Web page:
If we're not careful, our care of vulnerable kids and families can become shrouded in an evangelical hero complex that makes it more about us than it is about them. In the end, our good works can be promoted on the backs of the vulnerable to the detriment of making Jesus known as the true Hero in all of this. 


Our call to care for kids in foster care is more about the help they need than it is about our need to help. We cannot use foster care as the means by which we gain our ultimate sense of fulfillment, purpose or meaning. Only Jesus can provide that for us. Many of these kids experience horrendous atrocities and injustices in a very short amount of time. The last thing they need is us using them to mask our own personal insecurities by burdening them with the expectation to satisfy our self-righteous need to help someone less fortunate. Foster care then becomes an idol, and a service project – a work upon which our identity is based and our self-justifying needs are met.

They are not trophies for us to put on display so people know how obedient, radical and missional we are. The end goal of our obedience in caring for kids in foster care is not the display of our own obedience – instead, it's what a child may greatly gain through what we are called to lose - namely, ourselves. It’s about what is best for the them, not what is glamorous or daring or risky or evangelically sexy for us.


Fostering and adopting abused, neglected and vulnerable children is a big deal, but it expresses itself primarily through very small, very menial, very hidden tasks that go largely unnoticed. The rude realities of foster care find themselves up for 3am feedings, changing a diaper of a baby that's not even yours for what seems to be the 100th time that day, on the phone with case-workers, lawyers, doctors and government departmental offices, filling out stacks of paperwork, sitting through court hearings, driving across the city for parent visits and trying desperately to manage behavior born out of trauma. This is a far cry from putting our super hero capes on while parading our multi-racial family down the hall at church or through the aisles of the grocery store hoping people will notice how awesome we are.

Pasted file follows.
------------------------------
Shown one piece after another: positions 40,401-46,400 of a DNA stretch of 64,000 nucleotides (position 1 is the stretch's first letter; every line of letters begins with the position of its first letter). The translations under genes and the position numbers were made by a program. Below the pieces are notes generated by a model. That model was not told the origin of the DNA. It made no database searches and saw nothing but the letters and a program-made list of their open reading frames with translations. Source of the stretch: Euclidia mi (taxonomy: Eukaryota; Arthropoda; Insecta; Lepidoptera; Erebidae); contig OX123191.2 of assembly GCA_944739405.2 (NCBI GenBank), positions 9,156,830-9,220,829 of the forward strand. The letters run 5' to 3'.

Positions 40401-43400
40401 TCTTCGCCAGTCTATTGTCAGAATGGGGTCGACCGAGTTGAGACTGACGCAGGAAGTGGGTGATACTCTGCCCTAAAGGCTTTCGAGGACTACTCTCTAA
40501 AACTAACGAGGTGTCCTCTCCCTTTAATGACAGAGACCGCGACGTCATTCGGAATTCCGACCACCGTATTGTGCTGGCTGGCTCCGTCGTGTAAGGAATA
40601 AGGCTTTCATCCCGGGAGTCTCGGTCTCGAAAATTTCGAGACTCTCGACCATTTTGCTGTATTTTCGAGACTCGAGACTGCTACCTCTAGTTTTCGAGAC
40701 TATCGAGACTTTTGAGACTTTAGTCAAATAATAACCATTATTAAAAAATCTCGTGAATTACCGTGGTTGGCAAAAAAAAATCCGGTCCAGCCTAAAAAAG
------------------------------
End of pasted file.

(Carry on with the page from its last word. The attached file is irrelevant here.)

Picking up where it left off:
Yes, foster care is a big deal, but its grandness is not measured by the public fame it produces but by the private faithfulness it requires…when no one is around to see, no one cares and there's no chance that you'll ever earn a prize for it or be given a cape to wear because of it.


The hard but glorious call of the Christian life, in all arenas, is to lose yourself in order to truly find yourself in Jesus (Matthew 16:25). It's to humbly take up the cross of your own death daily so that in Jesus you may find life (Luke 9:23). The beauty of the Gospel is that Jesus never calls us to do anything that He hasn't first willingly, joyfully and perfectly done for us. His call for us to lose our lives is but a mere signpost to the great loss He endured on our behalf. His call for us to carry the cross is but a shadow of the death He joyfully carried in our place.

In light of the Gospel, our call to care for vulnerable kids is the joyous privilege we have to lose ourselves for their sakes because He first lost Himself for ours. We carry the burden of their plight because He first carried the unjust and undeserved weight of ours to His death. He is the Hero in all of this - we are but shadows. He is the Hero - we are but signposts.

We don’t strut into their stories with a cape on our shoulders; we crawl into them with the Cross on our back. This is our great hope, that in all of our efforts for them we are ultimately free from the burden of trying to make it about us. There’s only room in the gospel for one hero – and it’s not us.

So let’s put the cape down and pick the Cross up.

Everyone wins if Jesus is made out to be the Hero. Everyone loses if not. 


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